Patrick Wolf

Hollywood Forever Masonic Lodge

September 13, 2011

Better than… midnight mass.

Patrick Wolf has never been one for moderation, whether invoking his howling namesake on 2003's electro Lycanthropy or a lovestruck schoolboy on 2007's orchestral The Magic Position. The Londoner is an artist better defined by emotions than any kind of musical genre, and that's why he's one of the few today who can still pull off concept albums–and the theatrical live performances to accompany them.

Admittedly, going into the show, I was less than excited to hear tracks off of this year's Lupercalia, a record so innocuous that the video for lead single “The City” looks like a Gap commercial. But when I entered the venue and saw wall-to-wall chairs* and a stage that conspicuously lacked instruments that could be struck or plugged in, my heart sank. Could the once Bowie-invoking performer really be going soft?

Credit: Andrea Domanick

Credit: Andrea Domanick

But then Wolf opened his mouth. He began the set from the back of the intimate, church-like hall with a mic-less, booming a capella rendition of his song “London,” slowly making his way up to the stage.

Wolf is a performer, to be sure, but the evening's bare-bones set was a strong reminder that he is first and foremost a classically-trained musician. His yearning, dramatic baritone is something to go down in the (music) history books, with the rare ability to sound as good live as it does on record–and perhaps even better. Moreover, his prowess as a multi-instrumentalist allowed him to adeptly strip down the night's songs to their most basic elements and still have them hold up.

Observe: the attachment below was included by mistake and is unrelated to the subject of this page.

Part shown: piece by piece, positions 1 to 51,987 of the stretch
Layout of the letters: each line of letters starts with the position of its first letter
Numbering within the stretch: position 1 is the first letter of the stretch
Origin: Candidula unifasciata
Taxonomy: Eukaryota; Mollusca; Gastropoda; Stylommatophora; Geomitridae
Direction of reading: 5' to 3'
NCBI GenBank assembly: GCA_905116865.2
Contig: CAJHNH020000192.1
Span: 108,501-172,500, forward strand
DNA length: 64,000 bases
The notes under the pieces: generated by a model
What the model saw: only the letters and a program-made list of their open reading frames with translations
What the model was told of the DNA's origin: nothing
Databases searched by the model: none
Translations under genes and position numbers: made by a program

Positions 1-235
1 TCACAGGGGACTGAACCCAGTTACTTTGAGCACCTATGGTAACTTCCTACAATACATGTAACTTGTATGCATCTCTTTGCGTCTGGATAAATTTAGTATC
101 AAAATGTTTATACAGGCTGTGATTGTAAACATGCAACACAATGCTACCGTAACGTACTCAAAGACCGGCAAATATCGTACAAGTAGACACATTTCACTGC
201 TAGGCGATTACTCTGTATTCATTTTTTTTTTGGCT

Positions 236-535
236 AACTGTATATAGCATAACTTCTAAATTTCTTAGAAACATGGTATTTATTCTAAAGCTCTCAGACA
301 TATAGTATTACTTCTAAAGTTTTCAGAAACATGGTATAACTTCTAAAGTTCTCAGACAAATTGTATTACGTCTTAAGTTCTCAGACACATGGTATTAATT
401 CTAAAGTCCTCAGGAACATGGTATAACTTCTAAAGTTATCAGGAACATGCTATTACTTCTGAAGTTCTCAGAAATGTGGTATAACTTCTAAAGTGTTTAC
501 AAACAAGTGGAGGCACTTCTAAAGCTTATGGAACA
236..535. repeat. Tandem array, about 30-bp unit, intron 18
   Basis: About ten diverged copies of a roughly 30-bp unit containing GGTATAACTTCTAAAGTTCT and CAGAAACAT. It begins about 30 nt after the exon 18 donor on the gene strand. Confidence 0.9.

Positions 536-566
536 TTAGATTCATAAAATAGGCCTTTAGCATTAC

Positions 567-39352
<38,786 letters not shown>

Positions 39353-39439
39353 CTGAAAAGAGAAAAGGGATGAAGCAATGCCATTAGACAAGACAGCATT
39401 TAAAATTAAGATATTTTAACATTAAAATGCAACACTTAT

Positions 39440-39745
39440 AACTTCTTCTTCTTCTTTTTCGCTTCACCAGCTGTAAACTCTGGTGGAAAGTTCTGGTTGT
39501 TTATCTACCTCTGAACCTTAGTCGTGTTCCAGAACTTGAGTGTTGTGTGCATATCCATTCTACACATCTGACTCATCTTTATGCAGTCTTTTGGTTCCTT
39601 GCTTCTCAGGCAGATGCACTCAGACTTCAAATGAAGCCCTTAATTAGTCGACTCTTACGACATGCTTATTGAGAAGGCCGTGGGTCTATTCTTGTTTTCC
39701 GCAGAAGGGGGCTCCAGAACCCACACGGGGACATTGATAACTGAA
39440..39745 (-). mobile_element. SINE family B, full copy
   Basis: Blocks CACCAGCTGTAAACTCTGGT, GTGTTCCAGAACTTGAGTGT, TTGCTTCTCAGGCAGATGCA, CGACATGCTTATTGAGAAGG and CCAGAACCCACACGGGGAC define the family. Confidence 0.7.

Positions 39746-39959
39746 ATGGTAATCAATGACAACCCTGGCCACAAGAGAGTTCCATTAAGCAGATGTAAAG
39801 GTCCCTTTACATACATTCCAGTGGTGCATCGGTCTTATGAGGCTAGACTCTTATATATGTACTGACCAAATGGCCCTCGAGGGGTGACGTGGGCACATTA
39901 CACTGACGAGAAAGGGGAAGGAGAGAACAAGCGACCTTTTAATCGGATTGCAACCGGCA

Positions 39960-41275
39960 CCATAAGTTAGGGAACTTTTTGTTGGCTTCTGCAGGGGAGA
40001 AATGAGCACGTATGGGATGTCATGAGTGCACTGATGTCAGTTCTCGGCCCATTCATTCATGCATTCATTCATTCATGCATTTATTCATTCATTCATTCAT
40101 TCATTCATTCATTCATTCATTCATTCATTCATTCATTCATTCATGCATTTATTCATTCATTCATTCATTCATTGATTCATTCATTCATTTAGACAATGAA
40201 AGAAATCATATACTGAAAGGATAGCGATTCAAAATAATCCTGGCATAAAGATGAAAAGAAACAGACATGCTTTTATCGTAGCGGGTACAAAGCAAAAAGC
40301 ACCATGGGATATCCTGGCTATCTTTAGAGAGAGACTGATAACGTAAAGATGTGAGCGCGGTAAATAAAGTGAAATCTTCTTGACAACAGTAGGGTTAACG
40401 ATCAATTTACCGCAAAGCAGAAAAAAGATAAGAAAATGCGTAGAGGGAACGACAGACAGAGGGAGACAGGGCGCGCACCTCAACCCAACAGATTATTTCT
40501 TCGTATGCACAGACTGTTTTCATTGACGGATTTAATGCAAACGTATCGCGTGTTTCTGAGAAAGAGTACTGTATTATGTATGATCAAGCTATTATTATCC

Credit: Andrea Domanick

Credit: Andrea Domanick

Aggressive electro numbers like “Tristan” and “Hard Times” took on a new — but just as sharp — edge as acoustic renditions. Conversely, already-minimal tunes like “Wind in the Wires” were played with a confession-like rawness that moved the crowd to tears. I even found myself enjoying “The City,” now having been freed from the cheesy clutches of its sax line.

Despite its minimal elements, the show suffered from its share of technical difficulties, with tuning and micing problems leading to extended inter-song stage banter from Wolf. Not a bad thing, actually, given the intimacy of the show. As soulful and brooding as he is as a singer, he's equally witty, gracious and charming as a showman.

“Well, if you can't say you've been to a good show, you can say you've been to a haunted one,” he joked as his mic seemed to turn itself on and off throughout the night.

Credit: Andrea Domanick

Credit: Andrea Domanick

That sort of unpredictability is about the only thing one can expect from Wolf.

“If you want the disco, play the record,” he teased before launching into “Together.” Point taken.

Critical Bias: *I hate seated shows.

The Crowd: Limited – maybe only a couple hundred people at capacity. Folks ranged from art school kids to “cool parents;” Anthropologie patrons and queer teens in full force, as well as some hardcore devotees who drove from Seattle and Arizona

Random Notebook Dump: There's that saying, “He can read me the phonebook”…Patrick Wolf can sing me the phonebook.

Set List below.

Set list:



Hard times

Time of my life

The Future

The Bachelor


Wind in the Wires

Wolf Song

Bermondsey Street

The City




Railway House


Magic position

Enchanted/Blue Bells

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